We finally landed on Sonlight Core D for me to teach all three kids together in the mornings and Jesse’s going to teach Math, Language Arts, and Science in the afternoons (we’re using Monarch Online for those subjects). This is our first year to do Sonlight and I am stoked about it!

I’m also completely spoiled because Jesse and I are splitting the homeschooling responsibilities this year. He took over some of the homeschooling this past year and loved it so much that he wanted to continue co-homeschooling.

I love that the kids get to spend so much one-on-one and one-on-three time with him as a result and that he’s so invested in their education. I know that this set-up wouldn’t work for a lot of families and situations, but it is such a great fit for our family right now.

Goals from two weeks ago:

Marriage/Mothering/Homemaking Goals

1. Take Silas on a special one-on-one outing for his birthday.

2. Write a love note to Jesse.

10 Goals For This WeekBirthday outing with Silas

3. Go through Kathrynne and Silas’ clothes & get rid of what no longer fits them.

Personal Goals

4. Exercise at least 3 times.

5. Finish reading at least one book.

6. Listen to at least two inspiring audios/podcasts while working/driving.

Local Ministry/Hospitality/Friendship Goals

7. Get caught up on thank you note writing.

8. Finish reading a friend’s manuscript & writing an endorsement for it.

Business Goals

9. Outline/write 3 substantive blog posts for next week.

10. Finish tweaking my presentations/slides for the Arlington Homeschool Conference this weekend.

10 Goals For This Week

At the Arlington Homeschool conference

This week’s goals:

Marriage/Mothering/Homemaking Goals

1. Start our new homeschool routine/curriculum.

2. Write a love note to Jesse.

3. Get caught back up on the laundry (I’d been doing SO good with this — until I went out of town for 5 days! Determined to get back on top of this again!)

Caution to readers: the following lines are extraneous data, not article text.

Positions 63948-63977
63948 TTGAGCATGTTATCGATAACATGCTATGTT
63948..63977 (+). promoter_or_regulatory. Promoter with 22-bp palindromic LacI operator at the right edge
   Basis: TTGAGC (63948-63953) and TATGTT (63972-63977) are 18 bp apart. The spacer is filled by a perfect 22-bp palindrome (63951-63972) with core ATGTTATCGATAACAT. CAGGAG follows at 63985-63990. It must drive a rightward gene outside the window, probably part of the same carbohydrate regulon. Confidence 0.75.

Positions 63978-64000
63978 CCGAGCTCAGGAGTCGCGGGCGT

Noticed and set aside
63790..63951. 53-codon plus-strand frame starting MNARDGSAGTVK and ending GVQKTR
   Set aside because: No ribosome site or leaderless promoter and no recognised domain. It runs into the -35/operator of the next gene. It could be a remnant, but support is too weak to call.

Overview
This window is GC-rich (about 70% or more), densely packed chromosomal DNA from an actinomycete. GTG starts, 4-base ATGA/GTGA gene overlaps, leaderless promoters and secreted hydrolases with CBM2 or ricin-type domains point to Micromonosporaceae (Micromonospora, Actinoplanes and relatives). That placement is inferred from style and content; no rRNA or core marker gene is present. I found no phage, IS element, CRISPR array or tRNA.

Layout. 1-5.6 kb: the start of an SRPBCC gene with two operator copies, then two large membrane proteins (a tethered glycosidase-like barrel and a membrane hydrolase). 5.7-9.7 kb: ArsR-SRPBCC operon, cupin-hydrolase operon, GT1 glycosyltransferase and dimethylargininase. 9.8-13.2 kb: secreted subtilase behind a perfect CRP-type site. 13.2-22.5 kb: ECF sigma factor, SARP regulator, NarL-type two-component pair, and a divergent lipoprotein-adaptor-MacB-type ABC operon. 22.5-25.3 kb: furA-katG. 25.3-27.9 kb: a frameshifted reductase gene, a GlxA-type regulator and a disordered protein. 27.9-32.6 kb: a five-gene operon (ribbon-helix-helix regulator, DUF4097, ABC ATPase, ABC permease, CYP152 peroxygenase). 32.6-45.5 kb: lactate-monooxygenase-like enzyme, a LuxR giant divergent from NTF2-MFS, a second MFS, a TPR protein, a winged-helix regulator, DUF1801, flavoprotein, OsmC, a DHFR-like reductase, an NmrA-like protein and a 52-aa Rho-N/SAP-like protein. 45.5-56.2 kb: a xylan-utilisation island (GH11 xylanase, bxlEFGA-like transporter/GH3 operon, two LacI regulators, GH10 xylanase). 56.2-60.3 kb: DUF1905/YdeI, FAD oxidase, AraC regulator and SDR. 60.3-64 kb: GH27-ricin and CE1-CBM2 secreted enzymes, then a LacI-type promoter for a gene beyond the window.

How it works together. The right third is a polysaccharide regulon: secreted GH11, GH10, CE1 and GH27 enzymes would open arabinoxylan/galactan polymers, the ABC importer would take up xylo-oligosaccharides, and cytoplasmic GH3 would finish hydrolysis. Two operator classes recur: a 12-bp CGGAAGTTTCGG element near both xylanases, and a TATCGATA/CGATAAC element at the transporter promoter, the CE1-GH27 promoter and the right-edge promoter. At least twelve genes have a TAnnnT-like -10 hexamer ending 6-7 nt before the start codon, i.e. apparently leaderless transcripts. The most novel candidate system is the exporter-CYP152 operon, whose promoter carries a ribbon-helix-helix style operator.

Personal Goals

4. Exercise at least 3 times.

5. Finish reading at least one book.

6. Listen to at least two inspiring audios/podcasts while working/driving.

7. Go to bed by 10:30 p.m. every night.

Local Ministry/Hospitality/Friendship Goals

8. Have a coffee date with a new friend.

Business Goals

9. Record a short video for a project.

10. Get all details finalized for the Make Over Your Mornings Course Launch.

What are your goals for this week? I’d love to have you share your progress on last week’s goals and your goals for this coming week in the comments. Of, if you’ve blogged about it, leave your direct link below. Let’s cheer each other on to live purposeful and productive lives! You can download a free customizable weekly goal-planning sheet here.

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What My 10-Year-Old Daughter is Teaching Me About Courage & Confidence

What My 10-Year-Old Is Teaching Me About Courage & Confidence

Dear Kathrynne,

You don’t often show up in pictures or stories on this blog because when I ask for your permission to post things about you, you usually ask that I don’t share them. And that is completely okay. I respect that and want to honor you in that regard.

However, I am so thankful that you gave me permission to write this post. Because it’s something I’ve wanted to share for a long time.

Thank you for how you constantly challenge me to be myself. To not worry about what other people think. To let my personality on the inside shine out on the outside.